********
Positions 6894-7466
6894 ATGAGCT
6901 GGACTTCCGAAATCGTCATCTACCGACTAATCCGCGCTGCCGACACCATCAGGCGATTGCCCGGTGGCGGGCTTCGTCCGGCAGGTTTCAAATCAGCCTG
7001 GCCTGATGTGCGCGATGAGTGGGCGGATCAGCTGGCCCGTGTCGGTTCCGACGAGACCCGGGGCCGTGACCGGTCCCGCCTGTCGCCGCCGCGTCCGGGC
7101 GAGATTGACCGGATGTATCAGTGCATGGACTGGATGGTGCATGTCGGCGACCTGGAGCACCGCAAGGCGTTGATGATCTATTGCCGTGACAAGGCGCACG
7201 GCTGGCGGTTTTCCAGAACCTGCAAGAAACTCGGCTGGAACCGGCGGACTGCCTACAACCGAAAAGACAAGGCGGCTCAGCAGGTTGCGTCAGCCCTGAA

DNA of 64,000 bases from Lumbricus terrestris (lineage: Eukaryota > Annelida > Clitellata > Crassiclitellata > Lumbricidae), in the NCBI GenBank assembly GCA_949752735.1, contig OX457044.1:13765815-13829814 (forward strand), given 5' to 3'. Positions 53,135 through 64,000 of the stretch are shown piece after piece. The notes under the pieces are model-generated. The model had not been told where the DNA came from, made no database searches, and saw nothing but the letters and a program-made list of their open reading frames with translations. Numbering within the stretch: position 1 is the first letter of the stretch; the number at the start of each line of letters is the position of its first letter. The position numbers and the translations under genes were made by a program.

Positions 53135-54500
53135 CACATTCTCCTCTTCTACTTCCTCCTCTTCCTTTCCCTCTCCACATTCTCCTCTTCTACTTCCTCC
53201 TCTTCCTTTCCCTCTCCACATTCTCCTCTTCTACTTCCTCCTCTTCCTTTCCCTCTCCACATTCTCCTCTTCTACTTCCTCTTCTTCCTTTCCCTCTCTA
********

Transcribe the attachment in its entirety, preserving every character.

Positions 6894-7466
6894 ATGAGCT
6901 GGACTTCCGAAATCGTCATCTACCGACTAATCCGCGCTGCCGACACCATCAGGCGATTGCCCGGTGGCGGGCTTCGTCCGGCAGGTTTCAAATCAGCCTG
7001 GCCTGATGTGCGCGATGAGTGGGCGGATCAGCTGGCCCGTGTCGGTTCCGACGAGACCCGGGGCCGTGACCGGTCCCGCCTGTCGCCGCCGCGTCCGGGC
7101 GAGATTGACCGGATGTATCAGTGCATGGACTGGATGGTGCATGTCGGCGACCTGGAGCACCGCAAGGCGTTGATGATCTATTGCCGTGACAAGGCGCACG
7201 GCTGGCGGTTTTCCAGAACCTGCAAGAAACTCGGCTGGAACCGGCGGACTGCCTACAACCGAAAAGACAAGGCGGCTCAGCAGGTTGCGTCAGCCCTGAA

DNA of 64,000 bases from Lumbricus terrestris (lineage: Eukaryota > Annelida > Clitellata > Crassiclitellata > Lumbricidae), in the NCBI GenBank assembly GCA_949752735.1, contig OX457044.1:13765815-13829814 (forward strand), given 5' to 3'. Positions 53,135 through 64,000 of the stretch are shown piece after piece. The notes under the pieces are model-generated. The model had not been told where the DNA came from, made no database searches, and saw nothing but the letters and a program-made list of their open reading frames with translations. Numbering within the stretch: position 1 is the first letter of the stretch; the number at the start of each line of letters is the position of its first letter. The position numbers and the translations under genes were made by a program.

Positions 53135-54500
53135 CACATTCTCCTCTTCTACTTCCTCCTCTTCCTTTCCCTCTCCACATTCTCCTCTTCTACTTCCTCC
53201 TCTTCCTTTCCCTCTCCACATTCTCCTCTTCTACTTCCTCCTCTTCCTTTCCCTCTCCACATTCTCCTCTTCTACTTCCTCTTCTTCCTTTCCCTCTCTA